3 Ways Digital Transformation is Revitalizing the Titans of Energy
Energy leaders are leveraging technology and automation now more than ever. Adopting new ways of working doesn’t have to be a radical change, but it can lead to tremendous efficiency gains.
The energy and utilities sector is one of the most important to the global economy. The production and consumption of energy resources is imperative for powering nations and business sectors, including transportation and manufacturing. The industry is evolving. Once slow to adopt new technologies, industry leaders are now leveraging technology, automation, and AI to develop competitive advantages. The energy industry is seeing greater connectivity in operations and processes. The transformation of many processes to digital has helped foster a revival among the titans of energy through connecting and modernizing older systems, incorporating innovative technologies, and leveraging data in new ways.
How is Digital Transformation Changing the Energy Sector?
Here are a few ways digital technology is changing the way energy organizations operate to gain efficiencies, realize operational cost savings, and achieve continuous improvement.
Helping to Minimize Turnaround Times
When it comes to the management and maintenance of critical assets, handling turnaround processes is often a tough task. Large turnarounds for refineries, power plants, and steam crackers are planned years in advance. An hour or day of lost time during a shutdown can cost an organization millions. However, dated technologies and manual processes are used simultaneously, leading to inefficiencies for employees and contractors and often causing turnarounds to go beyond budget and past schedule. With digital transformation, organizations can streamline these workflows and automate paper ways of doing things. A single platform can provide workers with a central hub from which to work and complete visibility into turnaround activities. For example, platforms like Appian allow organizations to deliver modern applications that sit on top of data and existing technology systems. These applications streamline project intelligence into a centralized place, automate turnaround tasks, and provide the real-time data visibility to ensure complicated turnarounds stay on time and on budget. This allows organizations to fix issues quicker, minimize downtime, and be more responsive when unexpected problems arise.
Digital Transformation Leads to Visibility
Multiple systems and data sources mean little to no visibility during projects, field work, and turnarounds. Even worse is that for many energy organizations this information is still in paper form. In a 2018 whitepaper, Appian’s Vice President of Sales Glenn Healy explained, “When we look back at historical turnarounds, often what happens is we have completed this turnaround and it was a 30-day turnaround and we missed our deadline by five days, so we ask why did we miss,” said Healey. “We don’t know. No one knows. We don’t have the answers. Everything is all paper-based, so we have to look back at all the paper documents and track back. It becomes an exercise of analysis. Analysis causes paralysis, and nothing gets done.” Digital transformation is the answer to these issues. Automation empowers organizations to work more effectively at a lower cost. Digitizing processes in a central system gives immediate visibility into who did what, when and why. This way organizations can look back at any phase or activity of a turnaround to identify exactly where problems occurred and how to resolve them moving forward.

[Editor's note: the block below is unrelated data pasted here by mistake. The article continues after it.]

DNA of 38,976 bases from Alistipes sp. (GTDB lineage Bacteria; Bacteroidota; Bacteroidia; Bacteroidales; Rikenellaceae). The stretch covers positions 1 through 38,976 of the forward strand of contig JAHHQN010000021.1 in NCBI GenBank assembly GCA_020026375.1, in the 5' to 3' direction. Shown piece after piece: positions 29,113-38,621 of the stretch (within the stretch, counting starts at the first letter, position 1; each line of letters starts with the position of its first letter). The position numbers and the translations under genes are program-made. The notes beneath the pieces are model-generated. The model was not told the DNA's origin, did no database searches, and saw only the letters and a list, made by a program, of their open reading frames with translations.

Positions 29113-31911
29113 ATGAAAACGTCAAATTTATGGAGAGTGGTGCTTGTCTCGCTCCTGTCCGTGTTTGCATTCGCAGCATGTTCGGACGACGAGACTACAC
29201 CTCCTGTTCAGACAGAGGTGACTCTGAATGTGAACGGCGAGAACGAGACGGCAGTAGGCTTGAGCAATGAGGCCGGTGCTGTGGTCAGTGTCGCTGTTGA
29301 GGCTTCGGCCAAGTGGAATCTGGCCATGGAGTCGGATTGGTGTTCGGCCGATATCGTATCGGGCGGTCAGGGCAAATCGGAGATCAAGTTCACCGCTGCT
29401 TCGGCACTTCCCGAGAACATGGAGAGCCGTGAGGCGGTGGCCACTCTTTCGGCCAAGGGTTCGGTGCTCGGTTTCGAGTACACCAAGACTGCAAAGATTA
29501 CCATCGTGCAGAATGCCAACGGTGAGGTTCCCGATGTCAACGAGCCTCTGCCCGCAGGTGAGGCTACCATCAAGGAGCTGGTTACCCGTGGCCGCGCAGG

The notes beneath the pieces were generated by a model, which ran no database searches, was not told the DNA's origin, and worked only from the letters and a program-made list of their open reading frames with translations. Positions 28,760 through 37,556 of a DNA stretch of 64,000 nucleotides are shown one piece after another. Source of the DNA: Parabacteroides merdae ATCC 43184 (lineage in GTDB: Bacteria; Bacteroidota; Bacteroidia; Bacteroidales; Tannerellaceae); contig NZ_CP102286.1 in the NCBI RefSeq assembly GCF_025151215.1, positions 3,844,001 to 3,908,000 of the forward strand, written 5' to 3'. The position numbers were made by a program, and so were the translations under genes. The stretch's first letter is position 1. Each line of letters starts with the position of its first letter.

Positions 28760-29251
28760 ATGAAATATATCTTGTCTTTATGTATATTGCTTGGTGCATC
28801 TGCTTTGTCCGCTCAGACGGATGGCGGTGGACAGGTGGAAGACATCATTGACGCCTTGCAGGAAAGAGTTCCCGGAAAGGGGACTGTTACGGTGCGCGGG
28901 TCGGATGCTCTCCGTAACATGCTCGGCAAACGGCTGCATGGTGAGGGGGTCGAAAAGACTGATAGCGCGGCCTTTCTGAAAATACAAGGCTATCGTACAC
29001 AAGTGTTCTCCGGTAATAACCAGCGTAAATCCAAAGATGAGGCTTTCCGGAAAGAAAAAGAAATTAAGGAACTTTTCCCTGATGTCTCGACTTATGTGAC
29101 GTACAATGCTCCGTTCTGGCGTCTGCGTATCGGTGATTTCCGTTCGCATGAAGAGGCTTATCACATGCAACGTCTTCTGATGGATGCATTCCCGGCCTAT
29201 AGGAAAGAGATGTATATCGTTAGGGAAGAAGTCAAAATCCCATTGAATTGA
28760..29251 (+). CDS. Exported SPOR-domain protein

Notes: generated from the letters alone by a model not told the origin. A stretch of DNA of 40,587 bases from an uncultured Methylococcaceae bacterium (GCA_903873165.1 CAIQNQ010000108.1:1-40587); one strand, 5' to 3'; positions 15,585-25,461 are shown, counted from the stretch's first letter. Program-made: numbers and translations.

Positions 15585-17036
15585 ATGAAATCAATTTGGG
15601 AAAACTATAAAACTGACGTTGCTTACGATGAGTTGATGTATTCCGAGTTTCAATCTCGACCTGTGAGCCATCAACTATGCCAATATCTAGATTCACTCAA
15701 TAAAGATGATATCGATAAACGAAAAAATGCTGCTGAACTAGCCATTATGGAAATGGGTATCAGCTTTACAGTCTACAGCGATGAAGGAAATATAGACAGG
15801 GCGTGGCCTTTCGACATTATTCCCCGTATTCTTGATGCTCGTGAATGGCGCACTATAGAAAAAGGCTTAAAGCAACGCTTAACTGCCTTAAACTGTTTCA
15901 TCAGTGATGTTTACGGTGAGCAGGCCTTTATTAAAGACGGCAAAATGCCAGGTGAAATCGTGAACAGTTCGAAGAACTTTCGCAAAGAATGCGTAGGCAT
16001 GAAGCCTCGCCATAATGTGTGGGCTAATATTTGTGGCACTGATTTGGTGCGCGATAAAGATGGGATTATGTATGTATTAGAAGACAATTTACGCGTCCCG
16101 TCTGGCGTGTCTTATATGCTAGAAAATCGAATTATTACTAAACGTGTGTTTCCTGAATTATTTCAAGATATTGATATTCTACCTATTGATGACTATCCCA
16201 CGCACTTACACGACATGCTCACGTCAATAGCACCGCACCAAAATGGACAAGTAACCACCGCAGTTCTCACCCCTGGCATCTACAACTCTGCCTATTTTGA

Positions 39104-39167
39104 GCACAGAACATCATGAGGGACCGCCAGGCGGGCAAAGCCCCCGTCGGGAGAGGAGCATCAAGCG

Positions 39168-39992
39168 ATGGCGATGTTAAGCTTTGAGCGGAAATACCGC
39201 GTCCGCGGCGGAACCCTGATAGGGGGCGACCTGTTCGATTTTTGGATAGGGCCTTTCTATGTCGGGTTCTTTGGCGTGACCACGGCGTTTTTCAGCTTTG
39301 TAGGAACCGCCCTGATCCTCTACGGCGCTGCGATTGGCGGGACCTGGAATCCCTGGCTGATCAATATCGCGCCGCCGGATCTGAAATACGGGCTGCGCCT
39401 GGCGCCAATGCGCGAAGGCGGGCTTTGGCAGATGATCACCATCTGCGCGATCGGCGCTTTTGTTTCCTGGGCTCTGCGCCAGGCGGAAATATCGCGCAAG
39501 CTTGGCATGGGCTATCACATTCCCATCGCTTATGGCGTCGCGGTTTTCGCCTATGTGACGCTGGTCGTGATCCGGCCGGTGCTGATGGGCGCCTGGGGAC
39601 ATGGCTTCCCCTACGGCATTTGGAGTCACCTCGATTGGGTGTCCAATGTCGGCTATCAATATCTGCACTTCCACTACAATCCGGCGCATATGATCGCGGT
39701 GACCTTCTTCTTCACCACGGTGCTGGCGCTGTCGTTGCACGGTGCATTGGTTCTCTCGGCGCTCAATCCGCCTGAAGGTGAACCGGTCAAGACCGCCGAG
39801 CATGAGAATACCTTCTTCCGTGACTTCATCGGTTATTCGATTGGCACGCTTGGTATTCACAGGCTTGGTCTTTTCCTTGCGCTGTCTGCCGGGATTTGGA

Minimizing Risk and Improving Safety
Digital transformation in the energy sector has helped address safety issues as well. Although Bain & Company reports more than 50% of companies are not leveraging digital technology to improve safety, companies that do are seeing greater gains in safety and their bottom line. Technology gives organizations the ability to monitor assets, employees, and projects in real-time for instant information about problems or incidents. This way organizations can be proactive instead of reactive. For example, the Internet of Things (IoT) leverages data produced by sensors and networks to trigger a proactive response, such as closing a security gate or initiating a valve shut off. Digital is improving safety with better insight, response, and communication among the field, business, and external parties.
Energy’s Revival is Dependent on Technology
Energy leaders are leveraging technology and automation now more than ever. Adopting new ways of working doesn’t have to be a radical change, but it can lead to tremendous efficiency gains. Even small automations like mobile applications in the field and automatic reporting can help provide employees and supervisors with information to make better decisions. Using digital information, teams have the improved visibility to work smarter, reduce turnaround times, and enhance field safety.